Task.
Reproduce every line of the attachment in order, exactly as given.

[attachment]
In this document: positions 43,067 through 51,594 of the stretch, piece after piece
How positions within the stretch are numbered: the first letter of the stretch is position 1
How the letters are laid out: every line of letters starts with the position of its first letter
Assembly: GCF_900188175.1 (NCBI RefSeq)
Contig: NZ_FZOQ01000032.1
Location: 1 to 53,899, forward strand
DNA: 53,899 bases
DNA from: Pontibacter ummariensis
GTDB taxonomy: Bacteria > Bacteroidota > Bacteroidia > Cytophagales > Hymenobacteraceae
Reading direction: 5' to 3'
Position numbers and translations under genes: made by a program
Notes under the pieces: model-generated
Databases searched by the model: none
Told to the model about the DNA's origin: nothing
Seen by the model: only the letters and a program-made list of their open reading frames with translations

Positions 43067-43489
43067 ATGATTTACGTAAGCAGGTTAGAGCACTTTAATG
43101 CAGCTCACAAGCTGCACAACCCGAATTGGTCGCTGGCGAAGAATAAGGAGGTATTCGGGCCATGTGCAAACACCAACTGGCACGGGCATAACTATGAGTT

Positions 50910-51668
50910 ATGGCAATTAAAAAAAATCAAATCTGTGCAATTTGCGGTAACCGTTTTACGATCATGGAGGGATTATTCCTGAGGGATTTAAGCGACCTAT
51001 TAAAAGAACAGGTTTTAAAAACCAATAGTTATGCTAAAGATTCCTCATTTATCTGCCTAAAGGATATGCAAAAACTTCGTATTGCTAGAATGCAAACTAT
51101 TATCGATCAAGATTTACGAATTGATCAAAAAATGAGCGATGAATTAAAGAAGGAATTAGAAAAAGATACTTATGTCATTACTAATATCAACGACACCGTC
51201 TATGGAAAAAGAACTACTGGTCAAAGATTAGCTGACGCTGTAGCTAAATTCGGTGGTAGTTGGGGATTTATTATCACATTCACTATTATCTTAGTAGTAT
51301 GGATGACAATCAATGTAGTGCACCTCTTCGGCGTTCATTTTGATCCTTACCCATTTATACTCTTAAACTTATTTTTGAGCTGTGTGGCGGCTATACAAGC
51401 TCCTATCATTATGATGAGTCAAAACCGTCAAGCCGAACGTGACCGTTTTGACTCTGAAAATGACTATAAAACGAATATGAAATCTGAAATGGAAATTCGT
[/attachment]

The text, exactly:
In this document: positions 43,067 through 51,594 of the stretch, piece after piece
How positions within the stretch are numbered: the first letter of the stretch is position 1
How the letters are laid out: every line of letters starts with the position of its first letter
Assembly: GCF_900188175.1 (NCBI RefSeq)
Contig: NZ_FZOQ01000032.1
Location: 1 to 53,899, forward strand
DNA: 53,899 bases
DNA from: Pontibacter ummariensis
GTDB taxonomy: Bacteria > Bacteroidota > Bacteroidia > Cytophagales > Hymenobacteraceae
Reading direction: 5' to 3'
Position numbers and translations under genes: made by a program
Notes under the pieces: model-generated
Databases searched by the model: none
Told to the model about the DNA's origin: nothing
Seen by the model: only the letters and a program-made list of their open reading frames with translations

Positions 43067-43489
43067 ATGATTTACGTAAGCAGGTTAGAGCACTTTAATG
43101 CAGCTCACAAGCTGCACAACCCGAATTGGTCGCTGGCGAAGAATAAGGAGGTATTCGGGCCATGTGCAAACACCAACTGGCACGGGCATAACTATGAGTT

Positions 50910-51668
50910 ATGGCAATTAAAAAAAATCAAATCTGTGCAATTTGCGGTAACCGTTTTACGATCATGGAGGGATTATTCCTGAGGGATTTAAGCGACCTAT
51001 TAAAAGAACAGGTTTTAAAAACCAATAGTTATGCTAAAGATTCCTCATTTATCTGCCTAAAGGATATGCAAAAACTTCGTATTGCTAGAATGCAAACTAT
51101 TATCGATCAAGATTTACGAATTGATCAAAAAATGAGCGATGAATTAAAGAAGGAATTAGAAAAAGATACTTATGTCATTACTAATATCAACGACACCGTC
51201 TATGGAAAAAGAACTACTGGTCAAAGATTAGCTGACGCTGTAGCTAAATTCGGTGGTAGTTGGGGATTTATTATCACATTCACTATTATCTTAGTAGTAT
51301 GGATGACAATCAATGTAGTGCACCTCTTCGGCGTTCATTTTGATCCTTACCCATTTATACTCTTAAACTTATTTTTGAGCTGTGTGGCGGCTATACAAGC
51401 TCCTATCATTATGATGAGTCAAAACCGTCAAGCCGAACGTGACCGTTTTGACTCTGAAAATGACTATAAAACGAATATGAAATCTGAAATGGAAATTCGT